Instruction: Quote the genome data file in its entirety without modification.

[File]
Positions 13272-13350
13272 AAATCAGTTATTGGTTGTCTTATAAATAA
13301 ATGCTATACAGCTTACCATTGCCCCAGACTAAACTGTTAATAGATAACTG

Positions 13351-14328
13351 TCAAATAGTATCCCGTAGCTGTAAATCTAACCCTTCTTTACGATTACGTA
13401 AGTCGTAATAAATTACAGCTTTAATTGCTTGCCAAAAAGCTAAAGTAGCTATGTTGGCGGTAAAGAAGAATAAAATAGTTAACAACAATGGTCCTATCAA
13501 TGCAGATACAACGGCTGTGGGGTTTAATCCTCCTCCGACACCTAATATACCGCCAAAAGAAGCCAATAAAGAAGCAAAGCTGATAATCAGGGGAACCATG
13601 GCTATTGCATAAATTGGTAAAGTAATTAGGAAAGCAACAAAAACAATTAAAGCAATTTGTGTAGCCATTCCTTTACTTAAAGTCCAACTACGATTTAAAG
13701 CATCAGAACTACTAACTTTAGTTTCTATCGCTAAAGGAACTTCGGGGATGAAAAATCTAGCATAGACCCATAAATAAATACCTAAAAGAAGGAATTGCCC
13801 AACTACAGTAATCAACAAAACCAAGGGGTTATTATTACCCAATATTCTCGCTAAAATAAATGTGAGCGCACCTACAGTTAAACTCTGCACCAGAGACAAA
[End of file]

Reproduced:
Positions 13272-13350
13272 AAATCAGTTATTGGTTGTCTTATAAATAA
13301 ATGCTATACAGCTTACCATTGCCCCAGACTAAACTGTTAATAGATAACTG

Positions 13351-14328
13351 TCAAATAGTATCCCGTAGCTGTAAATCTAACCCTTCTTTACGATTACGTA
13401 AGTCGTAATAAATTACAGCTTTAATTGCTTGCCAAAAAGCTAAAGTAGCTATGTTGGCGGTAAAGAAGAATAAAATAGTTAACAACAATGGTCCTATCAA
13501 TGCAGATACAACGGCTGTGGGGTTTAATCCTCCTCCGACACCTAATATACCGCCAAAAGAAGCCAATAAAGAAGCAAAGCTGATAATCAGGGGAACCATG
13601 GCTATTGCATAAATTGGTAAAGTAATTAGGAAAGCAACAAAAACAATTAAAGCAATTTGTGTAGCCATTCCTTTACTTAAAGTCCAACTACGATTTAAAG
13701 CATCAGAACTACTAACTTTAGTTTCTATCGCTAAAGGAACTTCGGGGATGAAAAATCTAGCATAGACCCATAAATAAATACCTAAAAGAAGGAATTGCCC
13801 AACTACAGTAATCAACAAAACCAAGGGGTTATTATTACCCAATATTCTCGCTAAAATAAATGTGAGCGCACCTACAGTTAAACTCTGCACCAGAGACAAA